(When necessary.)

Method 2: Kickboxing

A little more of an energy spender.

But you know what they say – better the shoe than the hand.

Actually, no one says that.

What they do say is to mix up your workout routine. And what better method could there be than by karate chopping down a neighborhood of spider domiciles one by one, while pretending you’re godzilla and singing ♪“Little boxes made of sticky string…”? You can get a bit o’ variety and end up sans sticky bug butt thread all over you.

Or the monster from whence it came.

Or its egg babies. *PTSD shudder*

Method 3 BYOB – Bring your own sticks!

Use tree-arms instead of your own when the web’s too tough to navigate!

(Just make sure to make note of joggers behind you – or else you’re both effed.)

I found this light-bulb idea from a hilarious jogger blogger who spoke to my heart when he talked about doing “trail clearing duty” on those early riser mornings. (Are we really early risers? Or are those little motherfluffers just THAT quick at rebuilding ground zero after we cardio terrorize them down?) I can relate and a half to this one, because while the above methods I use work wonders for the Scooby Doo level webs, there’s always that one creature who cashed in on some prime real estate, sitting at the perfect angle to make it impossible for me to see which silken anchor I can kick or punch without winning the hellish door prize of eight legs making me its new home (since I destroyed its original one). The last time I got to one such particular guy, he started doing the chest-pat thing and puffing up it up pre-fight pageantry style.

Every time, I look at him and say, “I ain’t scared! I’m just, ya know, TIRED of paving the way for all the later joggers” Then I leave. And then I schedule a later run for the next day.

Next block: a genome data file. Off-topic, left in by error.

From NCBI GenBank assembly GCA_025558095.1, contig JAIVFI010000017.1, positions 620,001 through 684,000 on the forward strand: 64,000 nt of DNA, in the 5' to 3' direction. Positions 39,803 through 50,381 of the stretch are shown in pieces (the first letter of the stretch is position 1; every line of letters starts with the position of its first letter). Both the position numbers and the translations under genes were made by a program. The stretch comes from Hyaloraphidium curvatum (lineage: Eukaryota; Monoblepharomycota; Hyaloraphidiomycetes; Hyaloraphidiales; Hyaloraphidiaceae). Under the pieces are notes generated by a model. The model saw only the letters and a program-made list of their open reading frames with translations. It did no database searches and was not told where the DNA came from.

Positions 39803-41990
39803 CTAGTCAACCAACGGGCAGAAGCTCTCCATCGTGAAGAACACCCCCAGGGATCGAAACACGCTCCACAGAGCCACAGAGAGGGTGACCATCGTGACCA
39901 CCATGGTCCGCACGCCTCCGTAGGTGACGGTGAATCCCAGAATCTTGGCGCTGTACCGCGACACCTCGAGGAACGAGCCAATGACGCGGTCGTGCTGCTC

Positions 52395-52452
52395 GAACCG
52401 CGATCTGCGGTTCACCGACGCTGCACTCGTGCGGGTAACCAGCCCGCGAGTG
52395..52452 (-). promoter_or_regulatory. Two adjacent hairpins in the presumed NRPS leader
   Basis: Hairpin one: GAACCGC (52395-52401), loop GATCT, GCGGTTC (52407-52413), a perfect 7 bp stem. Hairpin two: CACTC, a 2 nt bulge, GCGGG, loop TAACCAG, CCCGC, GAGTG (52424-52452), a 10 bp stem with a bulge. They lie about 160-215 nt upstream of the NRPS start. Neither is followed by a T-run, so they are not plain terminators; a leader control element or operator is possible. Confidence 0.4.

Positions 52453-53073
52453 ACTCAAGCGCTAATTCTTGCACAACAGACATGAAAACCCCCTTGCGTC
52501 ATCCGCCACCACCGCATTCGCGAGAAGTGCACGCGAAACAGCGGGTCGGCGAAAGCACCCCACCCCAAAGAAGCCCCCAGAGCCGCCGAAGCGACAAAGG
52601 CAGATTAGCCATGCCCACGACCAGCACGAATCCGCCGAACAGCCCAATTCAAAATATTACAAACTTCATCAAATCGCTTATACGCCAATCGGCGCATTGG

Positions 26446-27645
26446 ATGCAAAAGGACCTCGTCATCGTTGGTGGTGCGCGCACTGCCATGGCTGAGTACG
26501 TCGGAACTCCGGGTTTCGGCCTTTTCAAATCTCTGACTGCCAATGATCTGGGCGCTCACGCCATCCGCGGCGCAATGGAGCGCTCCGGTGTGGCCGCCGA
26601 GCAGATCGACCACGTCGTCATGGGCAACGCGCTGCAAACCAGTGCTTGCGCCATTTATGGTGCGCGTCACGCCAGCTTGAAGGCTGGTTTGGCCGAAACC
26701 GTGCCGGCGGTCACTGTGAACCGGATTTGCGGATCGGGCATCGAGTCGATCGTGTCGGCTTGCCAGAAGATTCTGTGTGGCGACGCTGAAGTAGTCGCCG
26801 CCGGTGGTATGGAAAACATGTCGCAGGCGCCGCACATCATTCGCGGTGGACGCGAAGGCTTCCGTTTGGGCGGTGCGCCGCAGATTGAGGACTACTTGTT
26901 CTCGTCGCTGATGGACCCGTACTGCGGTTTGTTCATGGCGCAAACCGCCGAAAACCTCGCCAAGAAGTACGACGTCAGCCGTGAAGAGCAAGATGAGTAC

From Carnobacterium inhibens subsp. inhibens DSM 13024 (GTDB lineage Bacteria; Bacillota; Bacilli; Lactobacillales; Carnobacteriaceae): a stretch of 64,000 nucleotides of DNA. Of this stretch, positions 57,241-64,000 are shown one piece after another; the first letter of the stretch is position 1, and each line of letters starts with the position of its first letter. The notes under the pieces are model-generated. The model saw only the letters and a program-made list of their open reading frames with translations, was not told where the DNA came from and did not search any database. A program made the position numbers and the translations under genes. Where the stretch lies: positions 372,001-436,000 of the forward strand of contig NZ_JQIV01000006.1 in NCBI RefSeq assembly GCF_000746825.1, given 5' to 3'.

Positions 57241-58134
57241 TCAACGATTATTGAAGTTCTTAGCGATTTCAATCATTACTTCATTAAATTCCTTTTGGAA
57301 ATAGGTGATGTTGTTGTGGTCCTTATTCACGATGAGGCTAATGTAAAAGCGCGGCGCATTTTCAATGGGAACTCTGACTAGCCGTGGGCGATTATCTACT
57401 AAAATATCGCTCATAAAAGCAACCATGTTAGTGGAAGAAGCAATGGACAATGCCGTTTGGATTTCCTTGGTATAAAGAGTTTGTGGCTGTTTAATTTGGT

On another planet.

But what the author suggested seems excellent – just bring a small branch, use it to knock stuff down, and voila. No personal limbs need be sacrificed and you can drop the whole thing if you end up with an unexpected tag-along like some nightmare fishing line.

Method 4: Buddy system!

You know that guy who always wants to go out with you? And you “can’t find the time”?

Invite him on a jogging date!

So he can do involuntary trail clearing duty!

Finally, here’s a method with the least amount of energy you could ever hope to expend.

It’s not very nice, but when something the size of your face is hanging in between you and serenity hour, all bets are off. Even a stick won’t do. Too much risk involved. That’s why you can either invite someone eager to hang out with you or even just coerce a competitive friend to join (maybe threaten their abilities by prodding at their ego). And then, once you’re on the trail, stay a pace or twelve behind. This is a kind of reverse-mentality to the zombie apocalypse friend you’d want (slower guy gets eaten – so make friends with and keep at least one fatty in your apoco-pack). But in this case, the faster guy gets eaten – making it more like the tortoise and the hare. In this race, slow ain’t a problem. I’ll beat you on the race track later, homie.

But out here, he who arrives with the least face spiders… wins.

That’s all.

For now.